You have a secret weapon in fundraising. It is available 24/7. It doesn’t have an expiration date like a carton of milk. It does wonders in bringing gospel-workers to full funding.
I’m not talking about prayer—though that is indispensable. (I wish I were better at it.) Nor is it your passion for ministry. And it is not your sparkling personality—though you might underestimate the simple fact that “people like you!” They do!
Your secret asset is—time! When gospel workers spend time in fundraising, they get results. Or as a Nigerian minister exclaimed: “When I take time to fundraise, I raise funds!”
Gospel-workers do well in fundraising when they give themselves permission to do these two time-consuming activities:
- Make phone calls to set appointments
- Conduct funding appointments
But it also takes time to:
- Sort out your cell phone addresses
- Write a decent newsletter
- Re-write and edit a decent newsletter
- Study your giving reports
- Send a Thank You Text (TYT) to an unexpected donor
- Re-send emails that bounced (after searching for correct addresses)
- Take a donor to lunch for no reason except to listen and minister
Unfortunately, many gospel workers determine to spend as little time in fundraising as possible. A complaint I often hear is: “I appealed to three donors last month—it went well, but it took so much time!” Do you complain that evangelism takes so much time?
Why not re-calibrate how you evaluate your ministry workweek? Instead of spending as few hours as possible in fundraising, why not say, “I will spend 20% of next week in fundraising and see what results I get.”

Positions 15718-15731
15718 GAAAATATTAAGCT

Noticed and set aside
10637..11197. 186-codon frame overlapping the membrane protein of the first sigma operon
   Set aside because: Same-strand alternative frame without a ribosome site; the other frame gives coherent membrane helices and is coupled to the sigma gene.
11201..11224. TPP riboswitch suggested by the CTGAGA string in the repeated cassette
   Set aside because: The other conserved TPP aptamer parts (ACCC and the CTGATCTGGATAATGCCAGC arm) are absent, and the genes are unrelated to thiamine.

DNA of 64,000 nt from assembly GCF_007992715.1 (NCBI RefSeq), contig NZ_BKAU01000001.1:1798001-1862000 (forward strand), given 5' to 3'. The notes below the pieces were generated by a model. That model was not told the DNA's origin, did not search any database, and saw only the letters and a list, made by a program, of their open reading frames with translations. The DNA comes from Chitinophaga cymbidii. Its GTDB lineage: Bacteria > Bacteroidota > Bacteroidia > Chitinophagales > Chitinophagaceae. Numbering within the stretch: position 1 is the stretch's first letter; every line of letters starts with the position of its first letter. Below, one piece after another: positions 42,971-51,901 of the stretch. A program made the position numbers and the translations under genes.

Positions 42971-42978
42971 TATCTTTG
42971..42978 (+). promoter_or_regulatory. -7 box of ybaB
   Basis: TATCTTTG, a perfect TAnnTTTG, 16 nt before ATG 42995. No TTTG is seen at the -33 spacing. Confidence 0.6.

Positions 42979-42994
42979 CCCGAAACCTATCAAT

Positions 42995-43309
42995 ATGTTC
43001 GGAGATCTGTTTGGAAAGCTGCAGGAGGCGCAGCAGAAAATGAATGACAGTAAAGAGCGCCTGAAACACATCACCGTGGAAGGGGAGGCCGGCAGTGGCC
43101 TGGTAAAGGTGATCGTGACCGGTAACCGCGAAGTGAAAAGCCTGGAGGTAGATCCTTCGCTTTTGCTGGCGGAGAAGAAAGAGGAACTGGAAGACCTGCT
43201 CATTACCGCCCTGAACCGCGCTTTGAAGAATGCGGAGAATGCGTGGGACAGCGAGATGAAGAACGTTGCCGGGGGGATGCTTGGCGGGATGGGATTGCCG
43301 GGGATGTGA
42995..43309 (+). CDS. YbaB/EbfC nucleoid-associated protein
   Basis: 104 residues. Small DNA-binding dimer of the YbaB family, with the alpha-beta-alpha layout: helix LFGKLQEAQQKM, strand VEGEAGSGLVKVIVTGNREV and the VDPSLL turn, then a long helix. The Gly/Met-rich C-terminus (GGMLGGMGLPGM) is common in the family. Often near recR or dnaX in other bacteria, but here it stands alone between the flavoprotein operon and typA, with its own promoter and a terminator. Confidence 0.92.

But here is the trap. One frustrated gospel-worker said, “I spend all my time in fundraising!” And he was sick of it. When he left the room his wife confided, “Actually, we spend very little time in funding, but because it is such an emotional issue it feels like 100%.”
When you try to squeeze fundraising into smaller and smaller hours each week you are saying: “I don’t care about my giving partners. They do not deserve more than a few minutes a year.”
The Apostle Paul was in a hurry to get to Spain to preach, but he hoped to linger in Rome with his giving partners to “find refreshing rest in their company.” (Romans 15:32)
Okay, what’s the takeaway? You might be evaluating yourself unfairly. Given the few hours you spend in fundraising, you are doing very well!
Unleash your secret weapon! Give yourself permission to take more time for fundraising.
I challenge you to spend 20% of next week in wisely planned fundraising/donor ministry. Let me know if it was worth it.
Oops... I almost forgot!
I'm not suggesting that you work 20% longer hours, but identify some things you can delicate or eliminate from your job description.